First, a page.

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The Cover
February 18, 2004

Merrymakers at Shrovetide

Author Affiliations

The Cover Section Editor: M. Therese Southgate, MD, Senior Contributing Editor.

JAMA. 2004;291(7):792. doi:10.1001/jama.291.7.792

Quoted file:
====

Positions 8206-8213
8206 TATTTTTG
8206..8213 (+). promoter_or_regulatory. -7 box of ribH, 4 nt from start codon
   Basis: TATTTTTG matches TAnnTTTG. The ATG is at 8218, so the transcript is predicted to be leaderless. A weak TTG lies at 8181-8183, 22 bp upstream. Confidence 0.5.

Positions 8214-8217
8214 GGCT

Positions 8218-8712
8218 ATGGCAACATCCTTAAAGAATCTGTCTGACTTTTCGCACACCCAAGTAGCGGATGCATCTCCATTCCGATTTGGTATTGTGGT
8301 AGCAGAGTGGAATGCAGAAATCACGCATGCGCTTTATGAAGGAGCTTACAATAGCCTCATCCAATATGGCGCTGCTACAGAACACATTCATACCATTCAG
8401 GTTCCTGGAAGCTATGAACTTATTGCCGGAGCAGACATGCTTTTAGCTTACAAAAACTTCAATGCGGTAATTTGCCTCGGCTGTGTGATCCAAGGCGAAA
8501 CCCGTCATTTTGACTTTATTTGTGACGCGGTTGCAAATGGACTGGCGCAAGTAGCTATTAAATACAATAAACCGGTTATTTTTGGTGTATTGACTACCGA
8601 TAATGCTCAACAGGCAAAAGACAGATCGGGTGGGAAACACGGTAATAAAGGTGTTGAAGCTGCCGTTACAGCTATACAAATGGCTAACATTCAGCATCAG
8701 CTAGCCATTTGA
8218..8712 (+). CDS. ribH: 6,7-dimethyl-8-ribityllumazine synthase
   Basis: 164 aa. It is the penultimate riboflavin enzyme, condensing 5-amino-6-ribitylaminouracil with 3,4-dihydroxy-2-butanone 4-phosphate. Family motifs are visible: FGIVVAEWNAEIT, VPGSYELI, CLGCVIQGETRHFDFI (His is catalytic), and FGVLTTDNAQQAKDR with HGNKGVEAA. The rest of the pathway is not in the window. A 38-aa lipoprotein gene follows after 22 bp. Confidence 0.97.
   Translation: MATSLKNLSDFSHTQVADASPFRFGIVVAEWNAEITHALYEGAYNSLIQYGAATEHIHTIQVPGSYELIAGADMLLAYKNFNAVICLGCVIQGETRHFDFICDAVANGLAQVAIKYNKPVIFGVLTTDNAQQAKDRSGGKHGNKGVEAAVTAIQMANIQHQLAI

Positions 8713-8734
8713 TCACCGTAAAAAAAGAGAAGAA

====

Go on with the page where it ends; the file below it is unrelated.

It is paintings such as Merrymakers at Shrovetide (cover ) that keep alive the reputation of Dutch Master Frans Hals (born after 1580–1666). Not his reputation as a painter—that is solid enough—but his reputation as a tippler, a spendthrift, even a wife-beater. The evidence for such characterization rests on little more than a confusion of names (he had a namesake cousin who was, in fact, all of these), on biographical accounts written more than 50 years after his death, and on some dunning records from creditors. Added to the evidence is the fact that although Hals worked rapidly, his lifetime output of paintings was low; estimates range from a low of 168 to a high of 290. On the other hand, Hals was careless about signing or dating his work; ongoing study may well increase the size of his known oeuvre. Again, Hals did not seem to be especially ambitious to be known beyond Haarlem, where he had lived since boyhood and where he would eventually die. Finally, it should not be overlooked that other projects, bringing more income than painting, took his time. Judging from receipts carrying his name, he could have been either a picture collector or a dealer, perhaps both.

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